Wednesday, August 12, 2015

Growing Up at NMS

For many, NMS But it quickly becomes a second home of sorts for so many students who enter its doors, a place they return to again and again.

Take NMS alums Rebecca (Becca) Weinzimer and Miguel Benitez, who just finished six weeks in their leadership roles at Audubon Arts, the dramatics-focused summer program wrapping up a very successful fifteenth year.  

For both, working in the Audubon Arts program – Miguel as Upper Art Director and Becca as a counselor – has been a chance to inspire young minds.
In fact, these are kids who are a lot like they used to be: Becca and Miguel are former NMS students and Audubon Arts participants.

“It was such a big deal every summer to see each other for those six weeks,” says Becca, remembering her own Audubon Arts days. 

“It was almost like a special bond,” adds Miguel.

Both have extensive histories at NMS. Becca took piano lessons for ten years before switching to oboe, and was also enrolled in the dance program, eventually becoming NMS Dance Chair Tracey Albert’s teaching assistant. She started Audubon Arts as a six-year-old in the Indigo Group and became a counselor for the Blue Group – for ages 6-7 – this year.

Miguel started music lessons with faculty member Julia Blue Raspe as a child, an experience he credits with developing his love of singing at a young age. He was an Audubon Arts participant at five-years-old, and again as a teenager, before being hired as Lower Art Director – working with Audubon’s younger kids – a job he held for three years. He’s been Upper Art Director, working with older participants, for the past two.

NMS is such an important place for both Becca and Miguel, where their childhood passion for the arts morphed into what Miguel calls “a really good summer gig.”

Their experience here did more than provide them space to exercise their artistic muscles, though; it helped shape their creative philosophies. Plus, through their leadership roles in Audubon Arts, they had the chance to explore artistic possibilities with kids just as excited about creative endeavors as they once were – and still are.

Not to mention that their experiences have been so much fun, according to both Becca and Miguel. This summer they’ve watched Audubon Arts campers gain confidence right before their eyes, throwing themselves into dance numbers, songs and dramatic performances. They also observed younger students making what could be lifelong friendships; much like the friendships they once made. “It’s like a big family,” Becca says of the program.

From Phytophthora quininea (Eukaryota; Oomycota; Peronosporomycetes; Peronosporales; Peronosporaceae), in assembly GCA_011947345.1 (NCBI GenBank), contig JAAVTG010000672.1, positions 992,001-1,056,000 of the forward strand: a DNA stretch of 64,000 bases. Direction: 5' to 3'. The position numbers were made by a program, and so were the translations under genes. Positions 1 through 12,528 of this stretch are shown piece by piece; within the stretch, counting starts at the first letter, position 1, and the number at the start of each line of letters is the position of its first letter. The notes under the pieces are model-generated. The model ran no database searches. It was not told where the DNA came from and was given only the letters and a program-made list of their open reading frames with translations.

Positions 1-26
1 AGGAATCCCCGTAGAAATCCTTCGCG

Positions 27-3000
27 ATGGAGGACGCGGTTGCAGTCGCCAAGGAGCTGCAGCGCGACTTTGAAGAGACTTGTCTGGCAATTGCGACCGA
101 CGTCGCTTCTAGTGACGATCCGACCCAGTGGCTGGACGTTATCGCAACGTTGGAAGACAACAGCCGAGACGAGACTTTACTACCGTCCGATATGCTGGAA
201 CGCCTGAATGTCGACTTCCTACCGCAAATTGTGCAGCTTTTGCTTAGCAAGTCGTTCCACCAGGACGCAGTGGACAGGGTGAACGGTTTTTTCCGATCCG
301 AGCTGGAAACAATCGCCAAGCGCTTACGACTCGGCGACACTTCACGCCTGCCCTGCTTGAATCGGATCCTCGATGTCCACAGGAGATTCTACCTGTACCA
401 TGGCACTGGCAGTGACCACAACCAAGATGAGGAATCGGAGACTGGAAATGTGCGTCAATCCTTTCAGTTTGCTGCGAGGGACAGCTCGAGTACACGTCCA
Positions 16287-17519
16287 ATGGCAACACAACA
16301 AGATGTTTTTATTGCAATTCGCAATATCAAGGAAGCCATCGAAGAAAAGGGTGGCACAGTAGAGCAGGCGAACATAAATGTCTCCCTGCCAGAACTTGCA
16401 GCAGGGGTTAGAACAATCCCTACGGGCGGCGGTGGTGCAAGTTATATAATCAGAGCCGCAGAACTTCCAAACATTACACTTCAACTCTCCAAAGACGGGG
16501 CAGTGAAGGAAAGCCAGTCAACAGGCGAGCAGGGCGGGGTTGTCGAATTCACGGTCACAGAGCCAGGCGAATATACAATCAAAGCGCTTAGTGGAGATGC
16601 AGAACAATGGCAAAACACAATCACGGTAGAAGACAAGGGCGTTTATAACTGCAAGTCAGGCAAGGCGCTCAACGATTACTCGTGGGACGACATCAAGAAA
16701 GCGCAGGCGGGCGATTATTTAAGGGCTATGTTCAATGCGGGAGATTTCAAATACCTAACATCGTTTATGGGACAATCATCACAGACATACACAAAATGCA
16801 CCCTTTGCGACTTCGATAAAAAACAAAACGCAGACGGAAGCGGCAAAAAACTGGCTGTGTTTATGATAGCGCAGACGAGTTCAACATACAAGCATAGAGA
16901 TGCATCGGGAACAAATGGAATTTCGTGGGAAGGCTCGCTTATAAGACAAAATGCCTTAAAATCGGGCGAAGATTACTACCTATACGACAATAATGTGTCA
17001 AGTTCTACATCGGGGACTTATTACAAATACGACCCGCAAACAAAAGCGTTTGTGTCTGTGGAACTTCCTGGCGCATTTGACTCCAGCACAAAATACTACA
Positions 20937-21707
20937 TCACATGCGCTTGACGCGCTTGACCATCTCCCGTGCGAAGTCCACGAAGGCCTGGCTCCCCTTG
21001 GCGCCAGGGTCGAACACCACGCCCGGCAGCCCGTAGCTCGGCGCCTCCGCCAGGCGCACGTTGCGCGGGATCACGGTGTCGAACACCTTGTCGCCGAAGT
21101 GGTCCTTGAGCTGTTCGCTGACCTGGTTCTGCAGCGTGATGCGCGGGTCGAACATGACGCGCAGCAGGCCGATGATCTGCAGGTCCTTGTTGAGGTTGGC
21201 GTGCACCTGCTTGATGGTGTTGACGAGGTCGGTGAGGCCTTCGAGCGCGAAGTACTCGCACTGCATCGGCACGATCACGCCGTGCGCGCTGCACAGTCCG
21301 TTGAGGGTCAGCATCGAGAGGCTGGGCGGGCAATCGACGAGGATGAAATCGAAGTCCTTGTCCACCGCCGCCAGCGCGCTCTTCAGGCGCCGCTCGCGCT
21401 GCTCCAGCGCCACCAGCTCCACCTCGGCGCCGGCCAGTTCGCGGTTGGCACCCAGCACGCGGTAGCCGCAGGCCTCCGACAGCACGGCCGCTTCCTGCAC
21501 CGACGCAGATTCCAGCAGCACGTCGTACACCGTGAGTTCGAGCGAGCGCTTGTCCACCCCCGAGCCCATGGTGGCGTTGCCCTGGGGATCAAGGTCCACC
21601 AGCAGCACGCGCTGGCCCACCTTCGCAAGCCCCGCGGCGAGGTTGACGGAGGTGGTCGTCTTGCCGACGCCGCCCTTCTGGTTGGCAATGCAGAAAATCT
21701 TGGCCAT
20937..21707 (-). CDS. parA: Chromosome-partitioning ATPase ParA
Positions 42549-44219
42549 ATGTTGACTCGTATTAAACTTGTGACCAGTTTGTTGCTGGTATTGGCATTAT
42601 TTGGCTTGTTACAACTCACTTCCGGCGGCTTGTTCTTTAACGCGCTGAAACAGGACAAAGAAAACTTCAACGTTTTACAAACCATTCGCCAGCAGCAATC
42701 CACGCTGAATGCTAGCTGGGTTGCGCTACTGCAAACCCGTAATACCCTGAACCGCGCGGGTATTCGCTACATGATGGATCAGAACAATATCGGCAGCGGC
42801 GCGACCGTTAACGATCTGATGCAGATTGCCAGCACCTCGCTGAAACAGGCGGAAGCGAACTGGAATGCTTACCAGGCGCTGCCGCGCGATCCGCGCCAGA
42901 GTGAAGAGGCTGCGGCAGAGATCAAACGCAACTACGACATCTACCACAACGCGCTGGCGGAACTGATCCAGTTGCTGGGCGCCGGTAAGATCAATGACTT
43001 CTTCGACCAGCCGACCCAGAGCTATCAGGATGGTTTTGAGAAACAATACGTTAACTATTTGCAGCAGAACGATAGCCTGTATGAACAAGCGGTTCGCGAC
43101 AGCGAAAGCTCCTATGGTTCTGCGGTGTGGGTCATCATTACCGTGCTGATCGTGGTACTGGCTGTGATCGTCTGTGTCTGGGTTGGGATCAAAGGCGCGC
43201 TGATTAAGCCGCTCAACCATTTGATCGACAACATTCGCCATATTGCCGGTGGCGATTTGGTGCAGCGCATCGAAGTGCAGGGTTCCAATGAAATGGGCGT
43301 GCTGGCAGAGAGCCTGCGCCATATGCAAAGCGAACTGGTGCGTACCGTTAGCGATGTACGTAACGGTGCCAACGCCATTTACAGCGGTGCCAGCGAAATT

“I had this special place to do visual arts and theater that didn’t happen the rest of the year,” says Miguel of Audubon Arts. Now a graduate of Southern Connecticut University, he’s making a go of it as a ceramicist, and hopes to get his MFA someday. “Working at Audubon Arts helped me develop the leadership to be a self-directed artist,” he says.

Becca, who received the 2015 Presidents Award at NMS for involvement and volunteering, will be studying psychology as a freshman at Wesleyan this fall, and hopes to keep up with dancing as a hobby. She says NMS helped her develop a stress-free relationship with the arts, and sees that in the participants and young dancers she works with, too. “It’s such an accepting environment,” she says. “The environment is so creativity-based, not perfection-based.”

Becca and Miguel’s positive feedback cap off another summer year at Audubon Arts, with a whopping 212 campers aged 4-18, 53 staff (including 15 who were prior participants!), 34 performances by participants and seven by staff.  

“Becca and Miguel are perfect examples of how Audubon Arts supports kids and encourages them to be creative within a unique arts-filled community,” says Audubon Arts Director Anne Tubis. “The magic of Audubon Arts is that each group collaborates to create an original musical from the ground up, within just three weeks! Every person here shares a special passion and sense of fun, and as you walk in the building, the energy is palpable. Participants start in our youngest group at 4 years old, and by the time they are 11 or 12, they are already planning on being counselors!”